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Hormones (Athens). 2002 Oct-Dec;1(4):224-32.

Structure-function relationships of glycoprotein hormones; lessons from mutations and polymorphisms of the thyrotrophin and gonadotrophin subunit genes.

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Endocrine Unit, Department of Medical Therapeutics, Athens University School of Medicine, Athens, Greece.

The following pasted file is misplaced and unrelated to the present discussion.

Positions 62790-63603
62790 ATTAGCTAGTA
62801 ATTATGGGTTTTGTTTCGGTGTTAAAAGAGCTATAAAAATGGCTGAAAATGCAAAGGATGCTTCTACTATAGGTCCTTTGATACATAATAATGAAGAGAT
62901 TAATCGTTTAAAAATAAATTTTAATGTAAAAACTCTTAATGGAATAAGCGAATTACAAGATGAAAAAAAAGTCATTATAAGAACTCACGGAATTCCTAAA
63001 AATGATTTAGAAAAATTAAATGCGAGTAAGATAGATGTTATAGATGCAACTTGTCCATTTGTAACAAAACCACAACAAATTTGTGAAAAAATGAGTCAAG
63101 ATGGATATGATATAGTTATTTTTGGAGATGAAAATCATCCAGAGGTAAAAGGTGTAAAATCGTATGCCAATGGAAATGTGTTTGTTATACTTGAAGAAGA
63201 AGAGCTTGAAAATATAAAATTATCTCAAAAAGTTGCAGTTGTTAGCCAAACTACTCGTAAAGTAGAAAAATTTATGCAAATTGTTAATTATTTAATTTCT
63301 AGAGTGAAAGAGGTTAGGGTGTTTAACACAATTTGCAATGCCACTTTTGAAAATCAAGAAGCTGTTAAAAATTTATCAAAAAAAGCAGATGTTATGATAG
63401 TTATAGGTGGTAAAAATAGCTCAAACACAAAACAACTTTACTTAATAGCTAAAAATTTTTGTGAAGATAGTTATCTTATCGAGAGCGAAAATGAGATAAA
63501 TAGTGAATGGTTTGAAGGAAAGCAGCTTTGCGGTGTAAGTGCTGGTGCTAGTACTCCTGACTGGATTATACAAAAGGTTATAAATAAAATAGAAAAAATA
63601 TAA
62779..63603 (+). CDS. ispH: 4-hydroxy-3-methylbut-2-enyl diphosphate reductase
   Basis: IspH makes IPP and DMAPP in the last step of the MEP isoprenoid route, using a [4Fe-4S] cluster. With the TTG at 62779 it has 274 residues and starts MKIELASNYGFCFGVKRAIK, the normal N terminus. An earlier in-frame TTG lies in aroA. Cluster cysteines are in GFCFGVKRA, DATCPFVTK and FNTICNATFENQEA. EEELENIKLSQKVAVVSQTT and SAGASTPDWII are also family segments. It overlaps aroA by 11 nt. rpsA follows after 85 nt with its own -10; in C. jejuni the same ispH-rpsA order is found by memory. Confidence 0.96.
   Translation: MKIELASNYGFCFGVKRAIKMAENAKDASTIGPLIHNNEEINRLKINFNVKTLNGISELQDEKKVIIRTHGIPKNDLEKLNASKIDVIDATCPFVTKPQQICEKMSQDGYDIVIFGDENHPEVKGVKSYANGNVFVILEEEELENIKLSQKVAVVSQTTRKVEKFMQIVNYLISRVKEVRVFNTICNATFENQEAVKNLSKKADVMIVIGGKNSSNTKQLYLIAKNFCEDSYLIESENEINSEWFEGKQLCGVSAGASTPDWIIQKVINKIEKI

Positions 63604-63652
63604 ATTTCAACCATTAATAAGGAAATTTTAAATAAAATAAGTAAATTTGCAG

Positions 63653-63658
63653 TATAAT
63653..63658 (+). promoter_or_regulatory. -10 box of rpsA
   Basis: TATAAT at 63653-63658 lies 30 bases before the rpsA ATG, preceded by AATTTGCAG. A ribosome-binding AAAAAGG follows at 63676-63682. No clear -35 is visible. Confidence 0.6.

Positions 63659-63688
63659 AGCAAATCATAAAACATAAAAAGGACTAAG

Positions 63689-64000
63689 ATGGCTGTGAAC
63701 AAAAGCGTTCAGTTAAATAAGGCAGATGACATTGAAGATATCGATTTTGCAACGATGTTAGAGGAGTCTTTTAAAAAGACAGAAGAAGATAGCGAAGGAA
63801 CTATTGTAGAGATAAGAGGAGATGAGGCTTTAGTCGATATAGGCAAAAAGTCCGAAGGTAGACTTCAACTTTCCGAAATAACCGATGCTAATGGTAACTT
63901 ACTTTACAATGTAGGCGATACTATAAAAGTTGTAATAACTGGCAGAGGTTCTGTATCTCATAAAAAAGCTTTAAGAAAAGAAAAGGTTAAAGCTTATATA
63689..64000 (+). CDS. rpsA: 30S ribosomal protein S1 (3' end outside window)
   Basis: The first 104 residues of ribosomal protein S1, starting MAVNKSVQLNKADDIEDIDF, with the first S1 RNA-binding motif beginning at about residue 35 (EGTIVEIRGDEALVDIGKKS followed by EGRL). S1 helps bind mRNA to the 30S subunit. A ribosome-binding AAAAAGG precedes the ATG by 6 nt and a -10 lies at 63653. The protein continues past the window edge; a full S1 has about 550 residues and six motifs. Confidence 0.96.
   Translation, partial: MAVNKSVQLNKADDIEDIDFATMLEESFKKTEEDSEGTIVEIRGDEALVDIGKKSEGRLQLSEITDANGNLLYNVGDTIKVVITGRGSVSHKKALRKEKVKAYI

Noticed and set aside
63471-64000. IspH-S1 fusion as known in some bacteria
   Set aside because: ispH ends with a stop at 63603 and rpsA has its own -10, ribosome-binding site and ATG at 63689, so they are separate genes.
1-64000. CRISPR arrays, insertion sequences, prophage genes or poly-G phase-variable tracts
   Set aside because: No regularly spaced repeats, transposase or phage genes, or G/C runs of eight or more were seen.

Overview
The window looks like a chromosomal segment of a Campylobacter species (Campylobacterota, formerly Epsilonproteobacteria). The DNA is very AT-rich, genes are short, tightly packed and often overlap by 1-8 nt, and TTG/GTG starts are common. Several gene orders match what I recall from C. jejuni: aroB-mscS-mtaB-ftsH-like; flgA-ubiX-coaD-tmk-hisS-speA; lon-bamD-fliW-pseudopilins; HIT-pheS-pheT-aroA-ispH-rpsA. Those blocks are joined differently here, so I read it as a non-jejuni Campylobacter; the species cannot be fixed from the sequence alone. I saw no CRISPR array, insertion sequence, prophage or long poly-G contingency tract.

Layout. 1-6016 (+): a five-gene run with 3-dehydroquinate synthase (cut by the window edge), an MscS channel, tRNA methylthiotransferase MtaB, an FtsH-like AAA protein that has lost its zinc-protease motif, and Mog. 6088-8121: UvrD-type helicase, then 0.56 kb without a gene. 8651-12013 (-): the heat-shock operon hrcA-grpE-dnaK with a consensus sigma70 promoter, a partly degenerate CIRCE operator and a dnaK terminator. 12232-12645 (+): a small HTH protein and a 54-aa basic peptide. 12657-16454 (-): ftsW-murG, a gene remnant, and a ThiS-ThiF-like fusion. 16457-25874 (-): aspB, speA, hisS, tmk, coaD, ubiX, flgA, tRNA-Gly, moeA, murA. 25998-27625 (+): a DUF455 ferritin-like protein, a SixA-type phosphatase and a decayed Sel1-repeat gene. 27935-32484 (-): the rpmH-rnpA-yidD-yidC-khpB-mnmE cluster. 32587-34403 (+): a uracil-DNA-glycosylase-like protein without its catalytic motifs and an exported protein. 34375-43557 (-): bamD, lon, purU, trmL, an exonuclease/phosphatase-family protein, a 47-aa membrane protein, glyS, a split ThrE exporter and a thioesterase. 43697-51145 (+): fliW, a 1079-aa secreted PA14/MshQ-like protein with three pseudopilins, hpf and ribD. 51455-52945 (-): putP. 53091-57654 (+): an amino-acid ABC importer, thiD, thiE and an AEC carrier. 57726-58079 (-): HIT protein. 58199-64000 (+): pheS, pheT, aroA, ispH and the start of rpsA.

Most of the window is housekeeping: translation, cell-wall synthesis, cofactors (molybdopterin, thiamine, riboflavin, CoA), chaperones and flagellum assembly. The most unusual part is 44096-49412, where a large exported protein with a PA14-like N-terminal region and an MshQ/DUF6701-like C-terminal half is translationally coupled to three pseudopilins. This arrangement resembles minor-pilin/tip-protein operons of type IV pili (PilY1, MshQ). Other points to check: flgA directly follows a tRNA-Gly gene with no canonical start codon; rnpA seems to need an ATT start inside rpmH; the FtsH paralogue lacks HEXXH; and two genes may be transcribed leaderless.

The pituitary glycoprotein hormones thyrotrophin (thyroid-stimulating hormone, TSH), lutrophin (luteinising hormone, LH) and follitrophin (follicle-stimulating hormone, FSH), as well as the placental choriongonadotrophin (human chorionic gonadotrophin, hCG) are composed of a common alpha-subunit and a specific beta-subunit, coupled by noncovalent interactions. Formation of alpha/beta dimers is necessary for their biological function. Mutations and polymorphisms in the genes encoding these hormones are relatively rare, apparently because of their vital role in the regulation of reproductive and metabolic functions. However, a few genetic alterations in these genes have been identified and offer valuable, novel information about the structure-function relationships of the glycoprotein hormones. The purpose of this review is to present the known mutations and polymorphisms of the TSH, LH and FSH subunit genes and describe their functional consequences as causative factors of hypothyroidism and hypogonadism. Because genuinely inactivating TSH and gonadotrophin mutations are extremely rare, they are unlikely to be encountered in clinical practice. However, some of the polymorphisms are relatively common and because they may change the immunoreactivity of the hormone, they may result in aberrant laboratory findings.

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